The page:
I'm so happy to report that "Project Gradual Integration" is complete, and Aba, Luci, Dyana, and Grisham settled in quickly as pasture mates.
It's been 3 months since Aba and Luci arrived at the Mareworthy farm and just under 2 months since Grisham arrived. Here is the gradual process I followed to ensure today was as drama and stress free as possible. Perhaps everyone would have been fine with a "tear off the band-aid" approach, but there are some risks with that approach that I prefer to reduce if possible.
For me, there are four key components to consider when establishing a new herd in a new space:
When we had the fencing updated last year, I maintained one 3.5-acre field, one 1-acre paddock, and three smaller dirt lots/round pens, and we divided an existing 2-acre paddock into two 1-acre paddocks. These smaller paddocks give me more flexibility for rotational grazing.
With my largest current field only being 3.5 acres, I knew I didn't want to put more than 4 horses in it at a time - possibly 5 for the right group. Knowing I also didn't want to leave any other horses in solitary confinement (unless absolutely necessary) nor do I want to put more than 2 horses into the smaller 1-acre paddocks, that meant I knew I needed to put 4 horses into the 3.5 acre field because putting in 5 would leave an odd number without the ability to limit the smaller spaces to 2 horses without isolating one horse. So, based on the space I have, I knew I needed to create a foursome.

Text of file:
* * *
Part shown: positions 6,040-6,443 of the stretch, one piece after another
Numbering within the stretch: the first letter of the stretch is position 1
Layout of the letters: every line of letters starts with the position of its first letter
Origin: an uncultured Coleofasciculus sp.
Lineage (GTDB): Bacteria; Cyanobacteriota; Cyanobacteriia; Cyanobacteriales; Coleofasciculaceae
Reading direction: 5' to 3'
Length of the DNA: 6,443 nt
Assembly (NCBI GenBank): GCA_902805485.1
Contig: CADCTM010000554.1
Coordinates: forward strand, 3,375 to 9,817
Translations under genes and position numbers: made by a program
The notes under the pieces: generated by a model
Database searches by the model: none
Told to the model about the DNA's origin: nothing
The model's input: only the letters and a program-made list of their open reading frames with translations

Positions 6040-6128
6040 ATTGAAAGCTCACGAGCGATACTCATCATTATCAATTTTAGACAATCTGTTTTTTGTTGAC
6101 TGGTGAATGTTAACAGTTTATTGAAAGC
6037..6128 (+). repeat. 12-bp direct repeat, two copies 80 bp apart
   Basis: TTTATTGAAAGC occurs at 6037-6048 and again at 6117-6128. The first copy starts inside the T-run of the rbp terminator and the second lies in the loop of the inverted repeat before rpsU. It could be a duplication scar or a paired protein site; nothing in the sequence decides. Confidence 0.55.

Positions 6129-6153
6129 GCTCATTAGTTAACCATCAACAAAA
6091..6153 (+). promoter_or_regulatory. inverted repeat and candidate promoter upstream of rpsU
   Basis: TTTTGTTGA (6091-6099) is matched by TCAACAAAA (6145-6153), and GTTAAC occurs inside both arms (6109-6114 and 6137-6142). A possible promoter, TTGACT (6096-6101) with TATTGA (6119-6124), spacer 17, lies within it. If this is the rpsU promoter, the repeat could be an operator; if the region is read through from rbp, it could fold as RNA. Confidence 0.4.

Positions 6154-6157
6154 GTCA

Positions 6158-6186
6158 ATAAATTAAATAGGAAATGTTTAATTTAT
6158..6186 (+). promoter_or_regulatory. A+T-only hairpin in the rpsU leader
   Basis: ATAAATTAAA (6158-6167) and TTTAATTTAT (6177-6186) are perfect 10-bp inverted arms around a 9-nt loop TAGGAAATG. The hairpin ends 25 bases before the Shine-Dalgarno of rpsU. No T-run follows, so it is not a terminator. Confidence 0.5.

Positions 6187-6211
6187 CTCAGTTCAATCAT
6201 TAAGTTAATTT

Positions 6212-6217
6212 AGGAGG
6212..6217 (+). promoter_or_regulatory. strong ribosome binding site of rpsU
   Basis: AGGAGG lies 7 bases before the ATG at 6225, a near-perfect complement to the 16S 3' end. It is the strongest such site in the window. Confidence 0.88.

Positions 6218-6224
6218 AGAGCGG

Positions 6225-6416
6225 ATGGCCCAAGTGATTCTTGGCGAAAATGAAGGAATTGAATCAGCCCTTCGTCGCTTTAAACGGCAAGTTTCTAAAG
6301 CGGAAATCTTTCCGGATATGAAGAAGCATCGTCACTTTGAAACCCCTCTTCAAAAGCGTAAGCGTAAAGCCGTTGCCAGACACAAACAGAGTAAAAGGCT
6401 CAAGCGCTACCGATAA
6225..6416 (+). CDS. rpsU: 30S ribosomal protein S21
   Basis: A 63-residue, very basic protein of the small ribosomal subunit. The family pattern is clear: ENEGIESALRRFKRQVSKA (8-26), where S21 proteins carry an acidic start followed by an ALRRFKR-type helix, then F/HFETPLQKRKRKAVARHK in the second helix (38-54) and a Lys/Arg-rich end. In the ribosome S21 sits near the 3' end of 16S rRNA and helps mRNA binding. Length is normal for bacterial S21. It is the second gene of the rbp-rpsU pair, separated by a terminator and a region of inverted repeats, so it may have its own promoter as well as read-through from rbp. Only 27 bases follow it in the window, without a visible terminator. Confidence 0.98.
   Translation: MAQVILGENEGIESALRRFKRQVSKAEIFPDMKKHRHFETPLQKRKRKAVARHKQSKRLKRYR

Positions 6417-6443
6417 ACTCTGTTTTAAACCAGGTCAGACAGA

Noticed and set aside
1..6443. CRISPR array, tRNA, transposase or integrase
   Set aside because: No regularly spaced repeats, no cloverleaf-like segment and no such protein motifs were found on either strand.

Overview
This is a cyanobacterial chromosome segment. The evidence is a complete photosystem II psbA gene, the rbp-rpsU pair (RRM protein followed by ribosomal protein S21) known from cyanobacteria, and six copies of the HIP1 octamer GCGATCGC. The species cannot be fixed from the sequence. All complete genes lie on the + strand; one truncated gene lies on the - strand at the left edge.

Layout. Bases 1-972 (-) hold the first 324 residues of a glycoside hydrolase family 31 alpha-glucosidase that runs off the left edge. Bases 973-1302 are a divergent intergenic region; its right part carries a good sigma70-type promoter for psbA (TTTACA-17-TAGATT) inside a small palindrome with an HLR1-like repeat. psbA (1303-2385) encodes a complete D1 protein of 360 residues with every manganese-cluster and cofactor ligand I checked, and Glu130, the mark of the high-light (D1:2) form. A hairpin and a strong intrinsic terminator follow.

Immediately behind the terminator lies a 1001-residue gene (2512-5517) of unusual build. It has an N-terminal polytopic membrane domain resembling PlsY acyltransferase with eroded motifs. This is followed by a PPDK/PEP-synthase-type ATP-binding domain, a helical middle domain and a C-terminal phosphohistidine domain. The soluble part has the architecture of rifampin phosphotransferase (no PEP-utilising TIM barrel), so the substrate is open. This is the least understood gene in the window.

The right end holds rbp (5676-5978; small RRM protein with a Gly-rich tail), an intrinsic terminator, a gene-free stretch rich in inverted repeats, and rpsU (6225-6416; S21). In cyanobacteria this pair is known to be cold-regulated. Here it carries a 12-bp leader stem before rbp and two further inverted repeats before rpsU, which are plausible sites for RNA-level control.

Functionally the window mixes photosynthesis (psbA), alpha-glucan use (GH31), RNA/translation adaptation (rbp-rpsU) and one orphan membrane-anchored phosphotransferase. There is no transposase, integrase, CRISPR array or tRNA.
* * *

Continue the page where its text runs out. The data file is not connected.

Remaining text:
How did I determine that foursome? The easiest would have been to put Freja, Q, Dyana, and Worthy out together since they were a successful foursome in Ohio, but by doing that I would have been faced with the challenge of separating Worthy from Secret and finding Secret a new buddy - possibility but not ideal.
The other part I consider when putting horses together in a space is who will be left behind if I take one out for a day at a show or just into the barn for a little. Knowing I plan to get Dyana to shows this year and both she and Luci will be making trips to the breeding shed, I prefer to have them in a larger group so they are leaving more than a single horse behind. This helps EVERY horse feel less stressed because it reduces the chance of a horse that is turned out running and screaming getting the whole farm stirred up.